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The effect of outdoor air pollution on the risk of hospitalisation for bronchiolitis in infants: a systematic review

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RT @thePeerJ: The effect of outdoor air pollution on the risk of hospitalisation for bronchiolitis in infants: a systematic review https://…
The effect of outdoor air pollution on the risk of hospitalisation for bronchiolitis in infants: a systematic review
New article today in @thePeerJ Slight change of pace - no drugs in this one! #GlobalHealth #Pediatrics #RespiratoryMedicine


Bronchiolitis is a common lower respiratory infection in infancy, it is caused by respiratory syncytial virus (RSV) in 80% of cases (Jhawar, 2003). RSV, spread by droplet transmission (Leung, Kellner & Davies, 2005), causes airway inflammation (Nicolai et al., 2013), bronchial epithelial cell necrosis (Leung, Kellner & Davies, 2005), and other pathogenic effects (Sinha et al., 2015). It is a major cause of hospital admission in developed (Green et al., 2016; Hasegawa et al., 2013; Shay et al., 1999) and developing countries (Berman, 1991; Robertson et al., 2004) worldwide. In England, rates of hospital admission for infants with bronchiolitis have increased since the 1980s, particularly in industrialised areas (Green et al., 2016). Risk factors for severe disease requiring hospitalisation include those that affect structural and functional lung development, or generate airway inflammation, including prematurity (García et al., 2010), low birth weight (Lanari et al., 2002), cardiac abnormalities (Purcell & Fergie, 2004), and exposure to tobacco smoke (Semple et al., 2011).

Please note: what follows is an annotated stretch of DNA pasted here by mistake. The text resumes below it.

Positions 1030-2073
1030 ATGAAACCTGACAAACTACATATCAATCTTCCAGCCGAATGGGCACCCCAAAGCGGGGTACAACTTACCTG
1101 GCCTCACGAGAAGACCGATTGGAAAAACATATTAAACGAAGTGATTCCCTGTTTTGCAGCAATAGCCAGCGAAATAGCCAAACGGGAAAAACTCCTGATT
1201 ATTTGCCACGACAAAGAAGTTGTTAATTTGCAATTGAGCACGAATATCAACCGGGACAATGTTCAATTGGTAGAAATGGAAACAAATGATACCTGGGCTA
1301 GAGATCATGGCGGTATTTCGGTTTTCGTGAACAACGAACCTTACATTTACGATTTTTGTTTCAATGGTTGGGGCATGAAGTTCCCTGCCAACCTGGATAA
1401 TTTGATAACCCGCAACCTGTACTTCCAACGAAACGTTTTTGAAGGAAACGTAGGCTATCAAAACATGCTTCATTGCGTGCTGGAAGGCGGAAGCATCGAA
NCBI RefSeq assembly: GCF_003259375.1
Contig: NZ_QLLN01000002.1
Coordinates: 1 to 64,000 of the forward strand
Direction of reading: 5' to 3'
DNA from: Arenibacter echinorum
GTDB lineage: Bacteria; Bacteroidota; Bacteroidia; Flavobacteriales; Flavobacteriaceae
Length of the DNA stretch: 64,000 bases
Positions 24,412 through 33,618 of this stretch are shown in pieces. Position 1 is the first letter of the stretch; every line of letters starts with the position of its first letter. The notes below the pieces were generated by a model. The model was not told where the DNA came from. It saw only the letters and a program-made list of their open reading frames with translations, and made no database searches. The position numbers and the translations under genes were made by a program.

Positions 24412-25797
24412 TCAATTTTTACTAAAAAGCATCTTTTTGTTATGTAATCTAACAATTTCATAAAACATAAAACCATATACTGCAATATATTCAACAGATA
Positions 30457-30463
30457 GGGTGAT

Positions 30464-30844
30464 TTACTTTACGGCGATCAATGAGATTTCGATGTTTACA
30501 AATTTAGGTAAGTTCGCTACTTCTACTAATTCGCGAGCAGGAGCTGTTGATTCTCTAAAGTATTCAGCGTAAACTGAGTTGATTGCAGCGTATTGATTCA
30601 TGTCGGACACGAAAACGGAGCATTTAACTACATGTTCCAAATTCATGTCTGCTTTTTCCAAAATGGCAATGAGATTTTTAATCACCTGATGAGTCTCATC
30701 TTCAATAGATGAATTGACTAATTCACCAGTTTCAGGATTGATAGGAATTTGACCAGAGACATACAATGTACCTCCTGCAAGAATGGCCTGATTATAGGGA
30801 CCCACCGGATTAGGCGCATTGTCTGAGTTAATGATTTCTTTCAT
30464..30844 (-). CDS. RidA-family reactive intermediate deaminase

Exposure to air pollutants in early childhood also affects pulmonary function tests, and airway inflammation (Gotschi et al., 2008; Schultz et al., 2012). Relative functional and anatomical immaturity of an infant’s respiratory and immune systems, in addition to their higher tidal volume per unit body weight, may render them particularly susceptible to the adverse effects of air pollutants (Braga et al., 2001; Schwartz, 2004).